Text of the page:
A friend passed me this CBC radio program just before I left for the leadership course a few weeks ago. I wish I would have listened to it before leaving.  http://www.cbc.ca/player/Radio/Local+Shows/Ontario/ID/2657210620/?page=3

This short program talks about the relationship between leaders and followers. The researchers explain a study they conducted on guppies (tropical fish). Apparently amongst guppies there are leaders and followers. The leaders are the fish who head out into the tank in search of food. The followers are the guppies who chase around after the leaders and get their food as a result of the leader.

The researchers then separated the leaders and follower guppies. Each group had their own tank. Apparently neither group did as well as when they were together.  I will admit this kind of struck me as interesting, as my instinct would have been to say the leaders would do their own thing and the followers would starve. But that’s not what happened. Apparently neither group did as well as the two of them together.

My experience in a fish tank

The course I attended has been running for around 50 years now. So lets just say they are really good at creating a great learning environment. In my observation everyone on this course is already a strong leader. I’m honoured to have spent the week with all of them.

After returning home I listened to the CBC radio program. Suddenly I just clued into what was happening at the start of the course. Think about what would happen if you take a room full of experienced leaders and give them a task to do. They lead right? The problem is we were all leading. There were no followers from what I remember.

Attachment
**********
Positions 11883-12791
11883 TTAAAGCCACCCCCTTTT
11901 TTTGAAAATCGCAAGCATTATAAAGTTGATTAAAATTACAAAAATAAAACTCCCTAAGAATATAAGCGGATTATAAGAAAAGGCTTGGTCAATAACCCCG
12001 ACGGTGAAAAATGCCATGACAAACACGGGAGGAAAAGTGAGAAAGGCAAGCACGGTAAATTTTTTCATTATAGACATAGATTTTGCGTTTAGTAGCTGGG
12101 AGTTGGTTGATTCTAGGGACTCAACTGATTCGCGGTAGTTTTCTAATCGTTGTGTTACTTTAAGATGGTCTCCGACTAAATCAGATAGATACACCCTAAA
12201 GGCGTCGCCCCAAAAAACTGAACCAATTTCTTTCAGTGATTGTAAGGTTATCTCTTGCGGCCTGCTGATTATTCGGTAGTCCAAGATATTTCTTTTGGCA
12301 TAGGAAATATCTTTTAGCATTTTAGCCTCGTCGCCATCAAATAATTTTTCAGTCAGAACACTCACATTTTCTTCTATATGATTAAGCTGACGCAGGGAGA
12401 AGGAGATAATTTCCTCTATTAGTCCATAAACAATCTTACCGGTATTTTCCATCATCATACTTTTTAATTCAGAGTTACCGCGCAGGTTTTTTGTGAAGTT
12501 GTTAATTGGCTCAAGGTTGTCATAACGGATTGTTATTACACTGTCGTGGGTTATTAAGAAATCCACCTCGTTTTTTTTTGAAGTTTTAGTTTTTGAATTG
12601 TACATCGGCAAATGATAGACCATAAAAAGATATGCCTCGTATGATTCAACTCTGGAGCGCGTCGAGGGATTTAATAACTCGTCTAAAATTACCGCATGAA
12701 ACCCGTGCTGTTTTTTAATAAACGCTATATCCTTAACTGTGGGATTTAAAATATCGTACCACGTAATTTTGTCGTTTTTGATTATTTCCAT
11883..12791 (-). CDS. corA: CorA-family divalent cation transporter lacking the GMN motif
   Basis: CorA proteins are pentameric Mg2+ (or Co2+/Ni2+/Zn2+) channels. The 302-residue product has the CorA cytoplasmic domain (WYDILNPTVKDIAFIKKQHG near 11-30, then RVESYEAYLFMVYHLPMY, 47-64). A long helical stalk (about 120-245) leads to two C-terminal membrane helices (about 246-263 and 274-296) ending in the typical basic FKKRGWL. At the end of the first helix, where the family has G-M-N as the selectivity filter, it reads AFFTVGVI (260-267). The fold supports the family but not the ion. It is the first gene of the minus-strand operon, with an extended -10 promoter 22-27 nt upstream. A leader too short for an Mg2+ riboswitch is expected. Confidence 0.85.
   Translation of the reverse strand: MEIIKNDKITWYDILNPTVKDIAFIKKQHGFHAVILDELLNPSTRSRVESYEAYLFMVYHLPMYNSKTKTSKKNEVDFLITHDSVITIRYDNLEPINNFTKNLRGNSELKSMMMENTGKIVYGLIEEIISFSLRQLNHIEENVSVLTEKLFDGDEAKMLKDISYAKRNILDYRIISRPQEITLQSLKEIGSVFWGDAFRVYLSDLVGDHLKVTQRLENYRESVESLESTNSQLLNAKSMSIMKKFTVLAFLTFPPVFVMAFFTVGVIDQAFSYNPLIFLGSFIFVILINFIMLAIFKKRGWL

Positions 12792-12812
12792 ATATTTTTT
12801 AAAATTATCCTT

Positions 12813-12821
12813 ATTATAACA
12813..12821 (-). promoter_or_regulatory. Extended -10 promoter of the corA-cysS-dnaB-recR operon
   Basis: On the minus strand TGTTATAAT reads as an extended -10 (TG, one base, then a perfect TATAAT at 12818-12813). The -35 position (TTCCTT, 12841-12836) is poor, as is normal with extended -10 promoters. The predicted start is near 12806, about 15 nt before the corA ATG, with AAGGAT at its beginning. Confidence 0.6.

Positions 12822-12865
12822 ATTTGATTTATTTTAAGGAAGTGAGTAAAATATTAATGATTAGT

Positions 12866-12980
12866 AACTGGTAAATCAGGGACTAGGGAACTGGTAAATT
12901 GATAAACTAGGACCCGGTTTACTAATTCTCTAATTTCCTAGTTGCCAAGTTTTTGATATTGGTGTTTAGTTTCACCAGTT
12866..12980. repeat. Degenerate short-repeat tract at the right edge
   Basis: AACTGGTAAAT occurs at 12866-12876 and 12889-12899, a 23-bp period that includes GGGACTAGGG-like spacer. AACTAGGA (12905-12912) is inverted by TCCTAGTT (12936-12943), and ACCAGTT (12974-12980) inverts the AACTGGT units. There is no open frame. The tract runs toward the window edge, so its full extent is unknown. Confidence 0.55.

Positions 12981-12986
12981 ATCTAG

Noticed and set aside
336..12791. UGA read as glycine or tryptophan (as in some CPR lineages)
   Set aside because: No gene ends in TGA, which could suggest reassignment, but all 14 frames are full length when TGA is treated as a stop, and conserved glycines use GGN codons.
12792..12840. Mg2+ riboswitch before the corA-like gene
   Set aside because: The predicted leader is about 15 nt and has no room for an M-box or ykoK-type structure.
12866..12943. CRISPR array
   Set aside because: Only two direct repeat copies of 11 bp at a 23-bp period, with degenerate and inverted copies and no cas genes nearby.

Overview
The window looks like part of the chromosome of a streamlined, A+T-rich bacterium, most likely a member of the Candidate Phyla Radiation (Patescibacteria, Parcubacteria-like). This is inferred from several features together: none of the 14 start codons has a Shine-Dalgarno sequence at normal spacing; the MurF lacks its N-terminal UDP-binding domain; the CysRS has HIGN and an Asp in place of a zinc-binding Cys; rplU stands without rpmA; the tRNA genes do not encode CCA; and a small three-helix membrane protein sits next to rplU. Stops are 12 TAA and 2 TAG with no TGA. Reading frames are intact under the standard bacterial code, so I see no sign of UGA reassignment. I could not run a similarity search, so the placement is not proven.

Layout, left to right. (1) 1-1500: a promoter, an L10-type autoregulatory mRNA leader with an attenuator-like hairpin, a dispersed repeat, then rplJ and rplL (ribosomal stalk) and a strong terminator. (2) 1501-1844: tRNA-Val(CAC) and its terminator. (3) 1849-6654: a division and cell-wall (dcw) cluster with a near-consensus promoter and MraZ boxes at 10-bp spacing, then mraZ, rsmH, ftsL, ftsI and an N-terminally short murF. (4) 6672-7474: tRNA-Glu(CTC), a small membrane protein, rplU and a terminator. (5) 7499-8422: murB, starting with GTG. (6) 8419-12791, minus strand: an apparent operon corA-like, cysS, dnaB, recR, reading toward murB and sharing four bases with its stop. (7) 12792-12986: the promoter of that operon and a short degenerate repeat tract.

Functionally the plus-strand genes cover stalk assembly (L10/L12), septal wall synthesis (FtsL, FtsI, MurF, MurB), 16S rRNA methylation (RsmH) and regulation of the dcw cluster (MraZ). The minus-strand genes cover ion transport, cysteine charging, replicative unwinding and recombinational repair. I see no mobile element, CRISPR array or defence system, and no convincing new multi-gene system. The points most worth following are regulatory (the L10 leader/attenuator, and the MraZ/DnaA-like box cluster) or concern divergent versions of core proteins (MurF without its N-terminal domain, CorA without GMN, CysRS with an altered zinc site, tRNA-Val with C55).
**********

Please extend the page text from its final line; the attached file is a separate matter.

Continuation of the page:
We’d receive a challenge to over come as a group. My intuition said as a group of successful leaders it should have been easy to overcome every challenge. However, the biggest problem is no-one was following. We’d all start employing our leadership to try to move the group forward, and although there was action it didn’t move us closer to the real goal.

At one point our team seemed close to achieving an impossible goal. We were excited to think we might actually do this. Of note there were three of us sitting back looking at the situation, and we were mumbling about how it was going to fail. The curious thing is not one of us said “give it up it’s hopeless”.

Honour your followers

For a team to succeed you need leaders and followers. A leader needs to know when it’s time to lead, and equally when it’s time to follow. The problem with many leaders is they are promoted from within a team because they’re really good at what they do. (Promoting from within isn’t a problem of course)

One common pattern I’ve observed in this situation is where the leader acts from a position of knowing the work better than anyone else on the team. The reality is as soon as the leader was promoted the culture of the team changed. How work moves through the team changes, the informal leadership changes, how the followers follow the leader changes and more. It may take time for this to become obvious but it does happen.

When the leader doesn’t allow followers to step forward, it becomes much the same as the environment I was in. People just doing, no-one questioning, more blame than responsibility, and many more dysfunctions.

Leaders succeed because of the team behind them. What is happening in your organization to make following as important as leading?

 

 

 

 

 

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